Borat, the unspeakably uncouth Kazakh TV presenter dreamed up by British comedian Sacha Baron Cohen, is raising a stink – along with box office revenues – in cinemas. An anti-Semite and misogynist, seriously unversed in the politically correct, Borat journeys around the "U, S and A" and shines a spotlight on America's own underlying tensions and prejudices. Wandering in a dirty, Soviet-era suit – with only a live chicken in his suitcase, an overweight producer, and dreams of "Pamela Andersons" to keep him company – Borat travels to the heart of America in "Cultural Learnings of America for Make Benefit Glorious Nation of Kazakhstan." He finds that not everything is "niiice!"
But this isn't the first time Mr. Baron Cohen has visited the US for "cultural learnings" and wrestled with issues of race and identity. (Though let's hope it is the last time he wrestles with his naked producer.)
In 1992, when he was a history student at Cambridge University, he did it for real. He visited Atlanta and interviewed Jewish and black activists for his undergraduate dissertation on the "Black-Jewish alliance" in the civil rights movement of the 1960s. Think of it as a first take: "Cultural Learnings of America for Make Benefit the Dissertation."
What did Baron Cohen see in that first work trip to the US? Is there an early whiff of a "Baron Cohen philosophy" in his dissertation? And might Borat and Baron Cohen's other characters – Ali G, the white guy who walks and talks black, and Bruno, the camp Austrian TV presenter who gets fashionistas to put their Jimmy Choo-ed feet in their mouths – have been born in the cloistered halls of Cambridge?
We go to Cambridge in the U and K to find out. You read.
Seeley Library at Cambridge University is a million mental leaps away from Borat's fictional village, where owning a clock radio is the height of sophistication and women win trophies for prostitution. This august repository of knowledge is set in a modernist, red-brick building with a pyramid-shaped glimmering glass roof. Wawaweewa!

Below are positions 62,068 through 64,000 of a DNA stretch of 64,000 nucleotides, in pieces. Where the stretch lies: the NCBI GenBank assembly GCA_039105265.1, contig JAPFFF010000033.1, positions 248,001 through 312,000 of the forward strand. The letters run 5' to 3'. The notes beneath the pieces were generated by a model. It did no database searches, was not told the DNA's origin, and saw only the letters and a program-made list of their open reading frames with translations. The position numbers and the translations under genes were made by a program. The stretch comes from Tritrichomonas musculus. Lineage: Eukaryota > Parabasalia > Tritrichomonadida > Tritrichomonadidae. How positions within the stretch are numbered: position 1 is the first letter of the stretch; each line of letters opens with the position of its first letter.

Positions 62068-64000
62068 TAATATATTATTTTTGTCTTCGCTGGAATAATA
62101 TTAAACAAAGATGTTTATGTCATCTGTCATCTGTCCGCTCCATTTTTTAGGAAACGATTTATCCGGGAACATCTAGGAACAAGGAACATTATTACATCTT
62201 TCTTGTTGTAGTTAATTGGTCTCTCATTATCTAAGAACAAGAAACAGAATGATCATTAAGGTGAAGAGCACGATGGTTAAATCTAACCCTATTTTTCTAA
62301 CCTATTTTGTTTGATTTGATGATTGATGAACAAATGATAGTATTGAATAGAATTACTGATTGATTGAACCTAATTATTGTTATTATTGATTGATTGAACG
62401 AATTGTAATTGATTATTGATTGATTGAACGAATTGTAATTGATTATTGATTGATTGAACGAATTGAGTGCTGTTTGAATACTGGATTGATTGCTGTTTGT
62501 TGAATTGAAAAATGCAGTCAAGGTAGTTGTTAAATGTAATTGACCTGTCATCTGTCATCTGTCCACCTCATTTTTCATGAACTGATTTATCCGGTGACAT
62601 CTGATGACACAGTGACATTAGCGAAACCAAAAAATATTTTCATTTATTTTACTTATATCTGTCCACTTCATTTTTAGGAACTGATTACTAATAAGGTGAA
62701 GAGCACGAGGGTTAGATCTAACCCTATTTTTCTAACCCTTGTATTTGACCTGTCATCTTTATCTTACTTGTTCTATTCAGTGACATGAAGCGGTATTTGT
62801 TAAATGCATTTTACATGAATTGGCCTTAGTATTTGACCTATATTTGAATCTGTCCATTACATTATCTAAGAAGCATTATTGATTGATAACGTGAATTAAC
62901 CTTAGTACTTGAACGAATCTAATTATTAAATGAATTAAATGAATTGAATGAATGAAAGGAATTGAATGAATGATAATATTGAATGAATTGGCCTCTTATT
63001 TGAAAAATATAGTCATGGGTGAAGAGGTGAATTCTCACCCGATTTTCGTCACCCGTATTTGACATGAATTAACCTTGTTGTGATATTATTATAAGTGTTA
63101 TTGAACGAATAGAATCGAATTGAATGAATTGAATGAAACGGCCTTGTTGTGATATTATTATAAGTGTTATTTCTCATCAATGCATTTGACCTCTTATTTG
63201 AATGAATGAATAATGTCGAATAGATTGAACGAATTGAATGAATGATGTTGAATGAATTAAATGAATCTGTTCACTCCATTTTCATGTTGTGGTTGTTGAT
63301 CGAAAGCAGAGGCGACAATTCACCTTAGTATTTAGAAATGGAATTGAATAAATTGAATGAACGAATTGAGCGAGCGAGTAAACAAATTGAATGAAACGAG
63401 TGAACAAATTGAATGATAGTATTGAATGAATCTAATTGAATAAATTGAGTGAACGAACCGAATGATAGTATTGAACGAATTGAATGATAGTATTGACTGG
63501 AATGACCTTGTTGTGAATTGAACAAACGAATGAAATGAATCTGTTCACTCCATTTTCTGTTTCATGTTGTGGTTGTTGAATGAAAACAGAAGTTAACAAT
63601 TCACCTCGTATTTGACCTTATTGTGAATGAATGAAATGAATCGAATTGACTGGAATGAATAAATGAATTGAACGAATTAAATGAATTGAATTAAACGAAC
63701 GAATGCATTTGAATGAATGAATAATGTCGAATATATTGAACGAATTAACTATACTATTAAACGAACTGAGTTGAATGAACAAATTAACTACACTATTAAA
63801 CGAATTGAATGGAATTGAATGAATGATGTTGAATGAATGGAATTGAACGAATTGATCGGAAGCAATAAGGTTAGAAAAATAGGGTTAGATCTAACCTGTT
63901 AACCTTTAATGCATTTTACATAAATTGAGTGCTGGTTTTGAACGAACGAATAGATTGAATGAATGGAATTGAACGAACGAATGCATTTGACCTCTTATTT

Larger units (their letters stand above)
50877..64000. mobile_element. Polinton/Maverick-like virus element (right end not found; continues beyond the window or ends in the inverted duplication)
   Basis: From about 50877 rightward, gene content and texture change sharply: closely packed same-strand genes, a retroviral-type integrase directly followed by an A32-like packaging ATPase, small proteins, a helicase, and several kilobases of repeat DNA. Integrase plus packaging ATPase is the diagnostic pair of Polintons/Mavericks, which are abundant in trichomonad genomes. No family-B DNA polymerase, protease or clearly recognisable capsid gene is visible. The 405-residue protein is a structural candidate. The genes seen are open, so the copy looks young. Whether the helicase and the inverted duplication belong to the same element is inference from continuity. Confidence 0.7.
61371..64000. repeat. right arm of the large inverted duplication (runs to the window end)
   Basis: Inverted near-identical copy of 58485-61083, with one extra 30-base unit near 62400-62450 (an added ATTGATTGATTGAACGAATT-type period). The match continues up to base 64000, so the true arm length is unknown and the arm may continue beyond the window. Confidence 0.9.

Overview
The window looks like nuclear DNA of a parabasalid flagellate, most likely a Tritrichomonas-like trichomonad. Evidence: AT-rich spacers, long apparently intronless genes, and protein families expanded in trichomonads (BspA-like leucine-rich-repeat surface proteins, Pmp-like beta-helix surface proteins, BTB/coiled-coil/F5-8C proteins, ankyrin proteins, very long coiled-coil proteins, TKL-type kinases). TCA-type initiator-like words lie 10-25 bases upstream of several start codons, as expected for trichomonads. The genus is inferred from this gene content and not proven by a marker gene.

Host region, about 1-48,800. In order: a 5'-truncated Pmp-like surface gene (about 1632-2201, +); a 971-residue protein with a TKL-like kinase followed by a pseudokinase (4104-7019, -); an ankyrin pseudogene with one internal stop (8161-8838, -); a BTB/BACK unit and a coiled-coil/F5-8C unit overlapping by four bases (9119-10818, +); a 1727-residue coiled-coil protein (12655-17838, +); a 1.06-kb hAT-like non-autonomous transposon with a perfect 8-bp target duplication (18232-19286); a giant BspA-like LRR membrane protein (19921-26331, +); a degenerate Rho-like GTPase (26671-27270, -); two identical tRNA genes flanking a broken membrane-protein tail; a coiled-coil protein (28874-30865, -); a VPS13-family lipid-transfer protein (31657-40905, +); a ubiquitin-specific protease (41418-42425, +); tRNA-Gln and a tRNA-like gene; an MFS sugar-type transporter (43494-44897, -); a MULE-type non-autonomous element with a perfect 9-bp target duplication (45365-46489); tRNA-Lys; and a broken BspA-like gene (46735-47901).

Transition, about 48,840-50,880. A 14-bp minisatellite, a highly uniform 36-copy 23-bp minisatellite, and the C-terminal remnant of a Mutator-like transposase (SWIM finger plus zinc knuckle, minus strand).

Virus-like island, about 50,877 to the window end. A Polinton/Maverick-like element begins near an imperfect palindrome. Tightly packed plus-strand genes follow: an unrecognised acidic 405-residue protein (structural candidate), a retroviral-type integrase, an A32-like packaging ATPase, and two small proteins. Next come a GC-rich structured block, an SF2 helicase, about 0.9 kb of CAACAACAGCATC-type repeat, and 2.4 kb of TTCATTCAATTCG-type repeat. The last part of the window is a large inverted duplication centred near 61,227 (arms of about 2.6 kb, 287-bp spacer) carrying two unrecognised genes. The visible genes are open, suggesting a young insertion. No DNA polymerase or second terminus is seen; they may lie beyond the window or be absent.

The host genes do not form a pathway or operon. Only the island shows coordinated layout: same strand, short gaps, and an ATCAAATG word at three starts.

Whispering so as not to disturb students with their noses buried in dusty tomes, a librarian requests a signature for the dissertation. It has been signed out only a handful of times before.
Instantly striking in the 45-page, plastic-bound document is the title – "The 'Black-Jewish Alliance': A Case of Mistaking Identities." It sounds like a description of Ali G. That character is an alliance of blackness and Jewishness, in which Baron Cohen – a devout Jew who eats kosher and observes the Sabbath – adopts the mannerisms of a blinged-up black Briton from the "Staines ghetto." (Staines is a middle-class suburb in leafy Surrey.) And Ali G is a major "case of mistaking identities," with his interviewees (or rather, victims) unable to figure out if he's black, white, or "for real."
Baron Cohen's dissertation, written in remarkably crisp (for British academe) prose with a number of studentlike typos, suggests that at 20 he was fascinated by America and its "melting pot" of identities long before Borat drove the US from coast to coast in an ice-cream truck.
He focused on links between blacks and Jews in 1960s America, arguing that claims of a "Black-Jewish alliance" have been exaggerated. Yes, Jewish organizations supported desegregation, but they didn't officially promote mass action or civil disobedience in the South. It was Jewish students, of their own volition, Baron Cohen wrote, who took part in marches, freedom rides, and voter registration projects.
Borat might disagree, but, in parts, the dissertation reads like the intellectual foundation of Baron Cohen's comic creations. He argues that Jews' own history of suffering "played a vital role in predisposing them to identify with oppressed Blacks."
The Jewish activist Irving Levine told Baron Cohen that some young Jews aligned themselves with "the Black struggle" as a way of considering "their own identity issues." They were effectively embracing "movements ... for otherness," Levine told the student.
Now, years later, Ali G. – this white guy from Surrey, played by a Jew from well-off West London – takes on the extreme otherness of young black Brits with the chunky jewelry, the big, baggy yellow sweat shirts, the wannabe-gangsta street slang.